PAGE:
Carbon deposition from jet fuel on metal surfaces will create problems for the operation of future aircraft. Two jet fuel samples (Jet A and JP-8) were heated in a glass-lined flow reactor in the presence of metal and nonmetal substrates placed in the fuel path. The solid deposits collected on the substrates were examined using scanning electron microscopy (SEM) with energy-dispersive X-ray spectroscopy (EDS) and by temperature-programmed oxidation (TPO). The nature and amount of carbonaceous deposits from the thermal decomposition of jet fuel were determined to be dependent on the substrate properties and jet fuel composition. In particular, the catalysis of carbon deposition by active metals was evident in deposits obtained on single-metal or metal-alloy substrates. Jet A fuel produced much-smaller quantities of carbonaceous solids on active metal substrates than JP-8 fuel did. This variance is attributed to the differences in hydrocarbon and sulfur compound composition of the two fuels.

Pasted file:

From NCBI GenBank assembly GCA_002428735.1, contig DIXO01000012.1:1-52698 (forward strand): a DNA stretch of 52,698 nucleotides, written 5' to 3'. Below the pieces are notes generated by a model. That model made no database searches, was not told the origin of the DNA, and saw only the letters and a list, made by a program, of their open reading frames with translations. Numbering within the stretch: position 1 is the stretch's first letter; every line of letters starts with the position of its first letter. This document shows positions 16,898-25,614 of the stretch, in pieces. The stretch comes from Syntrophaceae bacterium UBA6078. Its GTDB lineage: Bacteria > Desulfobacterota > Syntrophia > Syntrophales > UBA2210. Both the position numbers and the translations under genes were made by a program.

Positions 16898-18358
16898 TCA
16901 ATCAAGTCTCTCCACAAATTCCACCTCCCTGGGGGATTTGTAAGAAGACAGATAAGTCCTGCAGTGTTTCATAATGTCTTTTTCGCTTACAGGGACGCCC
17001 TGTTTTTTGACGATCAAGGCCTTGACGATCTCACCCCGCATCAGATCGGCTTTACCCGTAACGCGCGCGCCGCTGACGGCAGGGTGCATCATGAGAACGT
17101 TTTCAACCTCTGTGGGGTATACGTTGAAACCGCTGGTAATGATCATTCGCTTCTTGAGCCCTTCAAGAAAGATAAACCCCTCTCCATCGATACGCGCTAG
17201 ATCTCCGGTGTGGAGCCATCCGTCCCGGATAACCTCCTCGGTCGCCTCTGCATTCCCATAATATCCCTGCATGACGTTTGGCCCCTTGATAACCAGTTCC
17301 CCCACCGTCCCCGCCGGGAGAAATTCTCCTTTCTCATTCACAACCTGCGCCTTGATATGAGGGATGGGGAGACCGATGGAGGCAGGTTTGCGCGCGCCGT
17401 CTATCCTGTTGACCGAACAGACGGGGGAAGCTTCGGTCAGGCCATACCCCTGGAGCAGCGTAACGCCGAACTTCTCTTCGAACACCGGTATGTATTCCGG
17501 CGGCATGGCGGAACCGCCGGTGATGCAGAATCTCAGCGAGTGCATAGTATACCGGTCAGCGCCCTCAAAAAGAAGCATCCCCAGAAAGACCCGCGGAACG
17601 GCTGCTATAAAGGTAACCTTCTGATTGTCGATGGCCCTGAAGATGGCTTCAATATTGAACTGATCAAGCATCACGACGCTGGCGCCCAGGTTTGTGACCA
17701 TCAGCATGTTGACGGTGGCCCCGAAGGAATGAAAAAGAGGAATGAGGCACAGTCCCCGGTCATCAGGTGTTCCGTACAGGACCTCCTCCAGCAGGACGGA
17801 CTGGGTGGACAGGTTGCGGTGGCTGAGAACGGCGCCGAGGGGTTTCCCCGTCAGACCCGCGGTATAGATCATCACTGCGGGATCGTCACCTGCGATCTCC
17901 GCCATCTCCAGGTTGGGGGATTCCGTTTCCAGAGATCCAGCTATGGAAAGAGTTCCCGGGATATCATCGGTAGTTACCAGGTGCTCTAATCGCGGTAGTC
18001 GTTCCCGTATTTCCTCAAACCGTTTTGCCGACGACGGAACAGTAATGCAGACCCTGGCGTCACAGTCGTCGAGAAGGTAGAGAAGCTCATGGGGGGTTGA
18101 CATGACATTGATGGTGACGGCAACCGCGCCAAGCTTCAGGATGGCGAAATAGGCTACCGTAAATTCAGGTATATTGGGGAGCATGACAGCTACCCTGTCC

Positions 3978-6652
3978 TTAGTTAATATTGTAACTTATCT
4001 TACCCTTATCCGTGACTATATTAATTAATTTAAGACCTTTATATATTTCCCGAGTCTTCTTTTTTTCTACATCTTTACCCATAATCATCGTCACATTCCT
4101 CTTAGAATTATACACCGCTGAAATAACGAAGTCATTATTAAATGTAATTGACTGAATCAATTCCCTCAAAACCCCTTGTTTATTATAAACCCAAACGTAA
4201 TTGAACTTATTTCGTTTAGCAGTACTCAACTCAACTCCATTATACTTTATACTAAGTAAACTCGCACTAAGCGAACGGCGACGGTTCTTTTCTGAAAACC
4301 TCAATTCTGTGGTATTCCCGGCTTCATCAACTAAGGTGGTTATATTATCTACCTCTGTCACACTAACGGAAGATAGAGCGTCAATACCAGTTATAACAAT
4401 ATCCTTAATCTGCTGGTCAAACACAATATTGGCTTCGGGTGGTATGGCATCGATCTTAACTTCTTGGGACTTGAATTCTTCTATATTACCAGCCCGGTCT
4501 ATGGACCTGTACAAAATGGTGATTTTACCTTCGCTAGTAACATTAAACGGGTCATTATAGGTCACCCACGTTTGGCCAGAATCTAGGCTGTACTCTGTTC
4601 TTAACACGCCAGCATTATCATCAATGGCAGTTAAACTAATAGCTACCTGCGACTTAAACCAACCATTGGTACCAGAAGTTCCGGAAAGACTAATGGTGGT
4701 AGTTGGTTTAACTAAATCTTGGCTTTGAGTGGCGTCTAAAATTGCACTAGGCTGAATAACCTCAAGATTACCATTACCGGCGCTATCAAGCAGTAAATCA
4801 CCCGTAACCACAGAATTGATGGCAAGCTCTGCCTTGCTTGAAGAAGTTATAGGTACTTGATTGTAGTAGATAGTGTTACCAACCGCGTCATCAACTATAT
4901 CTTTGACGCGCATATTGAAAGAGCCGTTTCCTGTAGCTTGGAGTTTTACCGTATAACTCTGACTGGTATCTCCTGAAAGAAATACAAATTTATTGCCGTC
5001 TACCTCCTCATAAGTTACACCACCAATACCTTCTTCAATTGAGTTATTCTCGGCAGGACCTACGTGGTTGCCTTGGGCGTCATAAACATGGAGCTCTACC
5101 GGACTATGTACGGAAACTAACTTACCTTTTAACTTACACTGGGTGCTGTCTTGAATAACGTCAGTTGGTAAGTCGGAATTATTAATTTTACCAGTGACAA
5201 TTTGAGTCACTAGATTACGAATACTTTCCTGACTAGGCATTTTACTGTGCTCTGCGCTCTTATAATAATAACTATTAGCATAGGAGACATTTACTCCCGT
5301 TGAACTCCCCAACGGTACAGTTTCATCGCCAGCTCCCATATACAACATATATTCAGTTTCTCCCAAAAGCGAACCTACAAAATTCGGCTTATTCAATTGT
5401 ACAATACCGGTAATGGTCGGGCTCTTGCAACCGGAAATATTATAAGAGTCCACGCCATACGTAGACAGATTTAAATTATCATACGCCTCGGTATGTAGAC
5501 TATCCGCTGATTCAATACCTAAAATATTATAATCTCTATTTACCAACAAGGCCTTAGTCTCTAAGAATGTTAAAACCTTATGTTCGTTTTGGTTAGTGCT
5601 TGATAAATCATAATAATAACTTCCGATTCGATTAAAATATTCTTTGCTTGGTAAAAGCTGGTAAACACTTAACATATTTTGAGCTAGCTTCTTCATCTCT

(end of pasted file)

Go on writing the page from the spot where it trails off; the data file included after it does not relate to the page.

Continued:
All Science Journal Classification (ASJC) codes
- Chemical Engineering(all)
- Industrial and Manufacturing Engineering